Book Review

"From Age to Age" by Keith Mathison

Bryan D. Estelle
Keith A. Mathison
Tuesday, September 1st 2009
Sep/Oct 2009

Some years back, the late E. J. Young was speaking in a church and responded to a question asking for an overview of the Bible. Dr. Young's response was full, yet simple and edifying. In From Age to Age, Mathison has written a similar overview of the Bible with a focus on eschatology. The format is simple: survey various books in the Protestant canonical order and then summarize the findings at the end of each section. He seems aware of and sensitive to various trends in philosophy and culture in his helpful introduction, where he orients the reader to his biblical theological approach. Approximately the first half of the book is given to the Old Testament and the second half treats the New Testament with an intervening excursus on the intertestamental period. Mathison repeatedly shows us how the text of Scripture invites us to look to the future with an eye to Christ. Some examples will illustrate this. In Part 1, the Old Testament, he sees the historical books in the Old Testament as theological history that is history pointing toward its intended goal: to showcase the kingship of the Messiah. In Part 2, he writes of Luke's Gospel as history with a view toward "providing Theophilus with a certain historical foundation for his Christian faith."

The strengths of Mathison's book are many. First, it is an excellent contribution to surveys of biblical literature and redemptive history. If someone should desire to read a helpful overview of the ebb and flow of biblical revelation, then that person would do well to turn to Mathison's book.

Second, to his credit, Mathison has read widely and interacts with a range of scholarship, and he often respectfully represents many different views on an issue or a passage even while not shrinking from giving his own opinion; however, it was apparent to this reviewer that he mostly engages and leans upon conservative secondary literature.

Third, Mathison is aware of the importance of the New Testament for rightly interpreting the Old, and he seems favorably disposed toward apostolic hermeneutics. See, for example, his treatment of Psalm 16 or his treatment of Matthew 5:17. He is aware of recent literature pointing to the significance of Exodus and second Exodus motifs peppered throughout the Scripture, and insights demonstrating that Jesus' ministry is the fulfillment of the New Exodus. Indeed, he sees the intimate connection of the New Testament books with what has preceded them in the Old Testament.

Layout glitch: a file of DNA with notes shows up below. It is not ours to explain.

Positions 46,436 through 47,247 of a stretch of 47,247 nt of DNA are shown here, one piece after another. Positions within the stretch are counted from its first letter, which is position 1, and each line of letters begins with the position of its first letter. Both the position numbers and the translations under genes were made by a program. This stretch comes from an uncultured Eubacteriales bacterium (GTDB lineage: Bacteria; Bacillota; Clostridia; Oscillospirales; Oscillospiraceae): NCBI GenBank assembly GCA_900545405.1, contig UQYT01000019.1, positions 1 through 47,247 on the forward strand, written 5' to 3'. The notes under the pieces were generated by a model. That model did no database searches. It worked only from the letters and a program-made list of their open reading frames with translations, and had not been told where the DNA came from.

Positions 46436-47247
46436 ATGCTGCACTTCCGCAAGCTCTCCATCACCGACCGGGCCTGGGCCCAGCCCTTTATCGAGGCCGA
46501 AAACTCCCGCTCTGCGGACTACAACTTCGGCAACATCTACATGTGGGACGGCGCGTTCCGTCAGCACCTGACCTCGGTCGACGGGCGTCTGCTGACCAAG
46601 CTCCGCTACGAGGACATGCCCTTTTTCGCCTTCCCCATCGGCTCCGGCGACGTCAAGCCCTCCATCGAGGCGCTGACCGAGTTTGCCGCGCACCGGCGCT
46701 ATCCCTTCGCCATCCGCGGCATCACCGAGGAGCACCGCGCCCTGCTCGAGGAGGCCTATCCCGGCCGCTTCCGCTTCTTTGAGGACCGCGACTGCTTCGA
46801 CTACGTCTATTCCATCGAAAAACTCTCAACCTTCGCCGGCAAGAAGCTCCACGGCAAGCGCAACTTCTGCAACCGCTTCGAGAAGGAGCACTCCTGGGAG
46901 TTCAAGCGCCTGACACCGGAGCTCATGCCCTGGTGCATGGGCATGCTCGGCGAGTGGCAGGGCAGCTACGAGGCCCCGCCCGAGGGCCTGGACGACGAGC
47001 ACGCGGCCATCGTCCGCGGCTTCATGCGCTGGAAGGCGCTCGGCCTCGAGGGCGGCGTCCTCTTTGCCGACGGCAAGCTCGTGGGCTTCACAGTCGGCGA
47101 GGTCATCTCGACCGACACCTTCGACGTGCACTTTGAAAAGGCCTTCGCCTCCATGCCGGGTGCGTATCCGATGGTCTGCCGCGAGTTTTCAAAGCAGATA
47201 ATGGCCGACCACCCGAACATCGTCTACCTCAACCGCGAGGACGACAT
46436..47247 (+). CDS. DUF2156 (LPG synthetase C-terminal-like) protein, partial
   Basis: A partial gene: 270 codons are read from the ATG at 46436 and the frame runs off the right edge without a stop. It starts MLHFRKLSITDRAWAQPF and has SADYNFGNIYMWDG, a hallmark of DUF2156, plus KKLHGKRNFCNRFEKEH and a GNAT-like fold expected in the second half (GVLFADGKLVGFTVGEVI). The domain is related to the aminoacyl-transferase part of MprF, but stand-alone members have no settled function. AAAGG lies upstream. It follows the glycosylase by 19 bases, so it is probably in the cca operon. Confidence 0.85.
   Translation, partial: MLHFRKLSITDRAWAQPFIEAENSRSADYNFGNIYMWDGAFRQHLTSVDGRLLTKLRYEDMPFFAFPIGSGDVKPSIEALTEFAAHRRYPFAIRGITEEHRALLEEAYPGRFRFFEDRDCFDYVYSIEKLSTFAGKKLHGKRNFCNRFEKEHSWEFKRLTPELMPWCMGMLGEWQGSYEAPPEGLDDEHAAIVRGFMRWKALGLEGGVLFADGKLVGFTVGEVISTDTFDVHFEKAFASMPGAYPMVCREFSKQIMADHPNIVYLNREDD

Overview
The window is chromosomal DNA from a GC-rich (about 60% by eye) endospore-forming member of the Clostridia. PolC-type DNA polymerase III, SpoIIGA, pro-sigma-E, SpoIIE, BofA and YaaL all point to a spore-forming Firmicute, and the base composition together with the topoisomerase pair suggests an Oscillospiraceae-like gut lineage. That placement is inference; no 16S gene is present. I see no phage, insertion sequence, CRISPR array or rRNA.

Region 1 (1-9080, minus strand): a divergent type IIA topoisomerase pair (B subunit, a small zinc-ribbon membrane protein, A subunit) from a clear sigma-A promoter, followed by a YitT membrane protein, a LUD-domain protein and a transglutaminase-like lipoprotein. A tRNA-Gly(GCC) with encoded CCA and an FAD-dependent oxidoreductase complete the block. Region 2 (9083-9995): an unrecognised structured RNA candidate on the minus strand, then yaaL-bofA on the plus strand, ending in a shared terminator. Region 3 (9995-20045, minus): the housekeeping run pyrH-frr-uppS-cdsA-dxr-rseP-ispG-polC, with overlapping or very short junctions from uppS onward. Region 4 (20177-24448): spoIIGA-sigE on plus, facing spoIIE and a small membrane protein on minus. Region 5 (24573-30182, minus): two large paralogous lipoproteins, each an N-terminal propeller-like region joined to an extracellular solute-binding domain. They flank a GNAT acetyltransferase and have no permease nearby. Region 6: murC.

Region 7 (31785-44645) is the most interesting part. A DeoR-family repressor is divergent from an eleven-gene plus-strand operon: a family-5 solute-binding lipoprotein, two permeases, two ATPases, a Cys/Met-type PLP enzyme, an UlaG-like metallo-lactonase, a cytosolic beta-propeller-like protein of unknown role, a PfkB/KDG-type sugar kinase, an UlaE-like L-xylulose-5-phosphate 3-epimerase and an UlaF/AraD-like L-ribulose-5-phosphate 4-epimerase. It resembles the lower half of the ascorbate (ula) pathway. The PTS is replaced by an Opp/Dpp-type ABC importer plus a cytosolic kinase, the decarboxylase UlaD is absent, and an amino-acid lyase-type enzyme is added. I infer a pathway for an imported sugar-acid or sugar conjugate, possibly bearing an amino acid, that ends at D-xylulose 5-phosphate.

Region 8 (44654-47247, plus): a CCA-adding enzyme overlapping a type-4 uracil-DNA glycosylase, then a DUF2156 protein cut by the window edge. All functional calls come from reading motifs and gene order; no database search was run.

Fourth, the real goal of Mathison's book is to set forth what the Scriptures teach about eschatology. For him, this is not merely the Scripture's teaching about the end times or "a study of the consummation of God's purposes at the end of history" as he states it; rather, it also includes "a study of the stages in the unfolding of those purposes." To this end, he is following in the venerable footsteps of Geerhardus Vos and other like-minded biblical theologians. Indeed, throughout the book, he tries to describe the distinctive eschatological contribution of each biblical book or section of Scripture with which he is interacting.

Fifth, he is sensitive to and tries to bring the reader into the various genres in which the Holy Scriptures have been written.

Sixth, Mathison and the editors at P & R did a good job producing a clean and readable book that is free from errors as far as this reviewer could see.

Finally, and most importantly, there is hardly a section of the book that does not take pains to show Scripture's constant preoccupation with fulfillment in the work and ministry of our Lord Jesus Christ.